DP 101 in 60 simple slides www.AdvancedQTP.


What is DP?
DP stands for Descriptive Programming

But what IS DP?
It’s a cool way to work without QTP’s
Object-Repository (OR)

Why would I want to do that?

Many reasons

You have to
Functions & Recovery scenarios work with different actions Different actions = Different ORs

?Do I know you

…Can’t be sure

You have to
Can’t record certain objects
Auto-hide panels Objects with changing hierarchies Nested inner-objects, Sub menus

!Hold still, damnit

Even when you think you got it, all the properties turn out null

Why kill a fly with an atom bomb?
No need to use the OR for every one-time click button in the application

You can do VERY cool things with DP

OK, bring it on

First, we need to better understand the Object Repository What the OR is How does the OR work

I thought DP is all about NOT using the OR…

Well, yes, but under the hood, DP & the OR work the same way
To understand the OR, is to understand DP

What is the OR?

A mysterious beast that records objects, in order to use them later

What is to record an object?

Write down how to identify it

Who are you?

How can I identify you?


Identification is done with properties and values

Who are you?

Your height = 400 Your title = “NotePad” You are visible (=True)


So, What IS the OR?
Collections of properties & corresponding values
Each collection represents an object

No mysterious beast here

OK, So what IS DP?
DP is a way for specifying the properties & values without using the OR interface No mysterious beast here, either

OK, I get it, there’s nothing more than properties and values Can we get on with it?

How do I

actually use DP?

There are two ways

Throw the properties and values straight into a command

It’s the good old syntax you know, except the string between the () is not the OR name. It’s the property:=value identification string

That’s kinda restrictive What if I want to use multiple identification properties?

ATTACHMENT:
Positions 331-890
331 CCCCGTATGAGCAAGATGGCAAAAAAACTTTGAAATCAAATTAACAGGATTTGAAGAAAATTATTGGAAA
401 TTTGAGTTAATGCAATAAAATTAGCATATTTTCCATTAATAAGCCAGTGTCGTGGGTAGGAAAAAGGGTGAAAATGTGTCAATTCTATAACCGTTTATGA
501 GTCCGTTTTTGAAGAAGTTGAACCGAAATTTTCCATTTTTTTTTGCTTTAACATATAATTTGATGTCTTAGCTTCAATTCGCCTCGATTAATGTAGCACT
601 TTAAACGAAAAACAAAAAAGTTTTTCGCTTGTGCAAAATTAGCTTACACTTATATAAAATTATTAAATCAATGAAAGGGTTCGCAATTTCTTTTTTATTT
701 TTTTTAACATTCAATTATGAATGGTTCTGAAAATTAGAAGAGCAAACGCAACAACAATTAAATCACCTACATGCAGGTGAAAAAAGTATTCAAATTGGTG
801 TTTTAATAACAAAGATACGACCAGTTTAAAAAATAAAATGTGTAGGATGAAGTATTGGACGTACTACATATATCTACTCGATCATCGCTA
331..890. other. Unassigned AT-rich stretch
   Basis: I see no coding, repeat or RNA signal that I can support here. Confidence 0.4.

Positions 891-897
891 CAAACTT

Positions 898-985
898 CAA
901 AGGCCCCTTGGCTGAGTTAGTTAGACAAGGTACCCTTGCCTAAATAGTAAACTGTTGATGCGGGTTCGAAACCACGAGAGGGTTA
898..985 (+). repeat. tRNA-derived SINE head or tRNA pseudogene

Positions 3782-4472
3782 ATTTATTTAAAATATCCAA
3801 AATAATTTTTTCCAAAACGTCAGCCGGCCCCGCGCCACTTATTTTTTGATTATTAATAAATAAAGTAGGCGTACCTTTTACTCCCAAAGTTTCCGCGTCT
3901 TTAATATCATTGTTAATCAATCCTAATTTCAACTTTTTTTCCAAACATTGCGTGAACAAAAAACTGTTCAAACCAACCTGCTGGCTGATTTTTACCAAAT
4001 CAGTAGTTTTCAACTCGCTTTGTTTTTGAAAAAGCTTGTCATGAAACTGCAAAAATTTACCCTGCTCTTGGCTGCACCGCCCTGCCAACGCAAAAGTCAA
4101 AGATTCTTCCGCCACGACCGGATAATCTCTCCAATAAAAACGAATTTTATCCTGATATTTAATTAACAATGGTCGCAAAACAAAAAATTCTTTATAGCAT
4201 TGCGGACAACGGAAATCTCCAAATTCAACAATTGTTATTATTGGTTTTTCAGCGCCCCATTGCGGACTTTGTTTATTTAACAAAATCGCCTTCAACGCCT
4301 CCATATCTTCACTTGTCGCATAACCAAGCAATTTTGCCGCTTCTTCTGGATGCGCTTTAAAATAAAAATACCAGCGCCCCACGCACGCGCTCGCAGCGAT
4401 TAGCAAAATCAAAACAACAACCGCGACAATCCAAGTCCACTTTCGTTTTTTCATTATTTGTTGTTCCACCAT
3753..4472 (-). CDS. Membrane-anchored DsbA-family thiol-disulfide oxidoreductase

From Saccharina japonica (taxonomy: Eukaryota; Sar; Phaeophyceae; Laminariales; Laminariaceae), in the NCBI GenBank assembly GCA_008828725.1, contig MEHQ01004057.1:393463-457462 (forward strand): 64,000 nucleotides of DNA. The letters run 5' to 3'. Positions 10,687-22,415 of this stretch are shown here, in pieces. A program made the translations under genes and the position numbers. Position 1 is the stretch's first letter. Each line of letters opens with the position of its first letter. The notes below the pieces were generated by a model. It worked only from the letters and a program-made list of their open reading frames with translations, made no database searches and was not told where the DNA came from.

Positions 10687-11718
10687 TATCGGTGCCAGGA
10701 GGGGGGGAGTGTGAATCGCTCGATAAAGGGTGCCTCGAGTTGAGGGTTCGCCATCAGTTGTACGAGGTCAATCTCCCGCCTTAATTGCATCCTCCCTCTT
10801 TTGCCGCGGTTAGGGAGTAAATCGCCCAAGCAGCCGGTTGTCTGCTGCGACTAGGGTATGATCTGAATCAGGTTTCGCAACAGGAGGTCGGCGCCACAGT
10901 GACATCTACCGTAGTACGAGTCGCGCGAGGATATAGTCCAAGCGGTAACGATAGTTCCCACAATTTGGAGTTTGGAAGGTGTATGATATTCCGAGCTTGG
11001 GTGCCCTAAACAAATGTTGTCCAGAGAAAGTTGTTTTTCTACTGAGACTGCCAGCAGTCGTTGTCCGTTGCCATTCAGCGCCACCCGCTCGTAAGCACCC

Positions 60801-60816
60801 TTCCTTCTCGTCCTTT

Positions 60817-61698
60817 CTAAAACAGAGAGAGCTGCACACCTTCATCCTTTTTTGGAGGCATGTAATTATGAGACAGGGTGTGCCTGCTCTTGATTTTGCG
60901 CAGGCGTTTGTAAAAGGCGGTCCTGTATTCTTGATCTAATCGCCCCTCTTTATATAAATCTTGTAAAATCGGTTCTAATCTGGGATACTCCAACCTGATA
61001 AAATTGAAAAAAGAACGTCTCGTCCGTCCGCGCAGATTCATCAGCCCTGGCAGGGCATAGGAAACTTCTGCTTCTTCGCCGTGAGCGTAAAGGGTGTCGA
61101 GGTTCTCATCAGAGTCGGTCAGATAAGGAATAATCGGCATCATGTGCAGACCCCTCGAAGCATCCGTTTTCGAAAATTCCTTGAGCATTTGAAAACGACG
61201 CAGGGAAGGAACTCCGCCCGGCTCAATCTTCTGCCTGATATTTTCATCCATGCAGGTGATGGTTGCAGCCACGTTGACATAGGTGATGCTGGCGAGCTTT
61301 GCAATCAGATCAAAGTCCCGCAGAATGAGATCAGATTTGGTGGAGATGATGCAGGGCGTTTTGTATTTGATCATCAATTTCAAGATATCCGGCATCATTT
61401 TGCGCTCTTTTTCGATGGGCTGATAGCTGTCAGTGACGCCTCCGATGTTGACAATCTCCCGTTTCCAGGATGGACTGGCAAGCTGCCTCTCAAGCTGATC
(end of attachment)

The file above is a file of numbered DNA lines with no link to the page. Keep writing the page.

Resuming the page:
No problem:
VBWindow(“height:=400”, “title:=New Document”).Maximize

You can use as many properties as you like

All fine and well, but what if I want to use regular expressions?

No problem:
VBWindow(“title:=.*Document.*”).Maximize ID strings are automatically interpreted as regular expressions

Throw the properties & values into a description object, and throw IT into the command

Here also, all the values are interpreted as regular expressions. To turn it off, use oDesc(“Property1”).RegularExpression = False

Method 1 is faster, best used for one or two commands, tops

When you want to execute multiple commands on an object, method 2 is a better choice by far
(allows one-time definitions, multiple uses)

You can use DP with OR

Or (when oDesc is a description object):

But, you can only start from OR, and move to DP
So this will not work: VBWindow(“title:=notgood”).VBButton(“clickme”).Click

And that’s about it
You can use each of the methods (or combine them), and you’ll be able to use objects that are not in the OR

You said I could do really cool stuff with DP!

Right you are We’ll cover some of the more popular tricks and tips
These examples are only the tip of the iceberg. Play with them and see the true power of DP

The power of the string
DP is nothing more than simple strings We can do such interesting things with strings…

The power of the string
Say we got an app with 4 checkboxes, check0, …, check4 We can set all of them with a nice simple loop:

The power of the string
Very complex identification tasks can be done via strings manipulation Try different variations for yourself

Solving double objects
When QTP finds two object which match the same description, it freezes

This kinda sucks


DP has a magic property: “index”, which allows us to tell the double objects apart Index is a zero-based counter

All is well

Getting objects collections
This feature is so cool, deserves a title on its own

THE coolest thing you can do with DP, is to get a
collection of all the objects that math an identification

I don’t know who you are, or how many are you, but I want to mark all of you!

Regular DP won’t help - Don’t know how to identify each checkbox

Object collections to the rescue! Step 1: define a description object

Object collections to the rescue! Step 2: get all matching objects

Object collections to the rescue! Step 3: Use the collection
oChildren now holds a collection of all the checkboxes So the first checkbox is accessed by: oChildren(0)

What can we do with it? Anything we want

Example for common uses
Mark all Checkboxes

Mark all checkboxes with a certain property (even RO)

The possibilities are endless
Randomly input fields Input only mandatory fields Zero maintenance (new fields are added automatically, blind to UI changes) Select object which match complex identification criteria (write custom if filters)

The list goes on and on…

OK, this is indeed cool, but it only gets us the inner controls of a given window. Can we also get the application’s top level windows?


So, With DP we can work with no OR
Sometimes we have to use it Other times it’s just more fun and useful
DP also throws in a lot of extras that make it an inseparable part of good QTP automation
Taste it, Experience it, Learn it, Use it, Love it It’s worth your while

And that was DP in 60 slides

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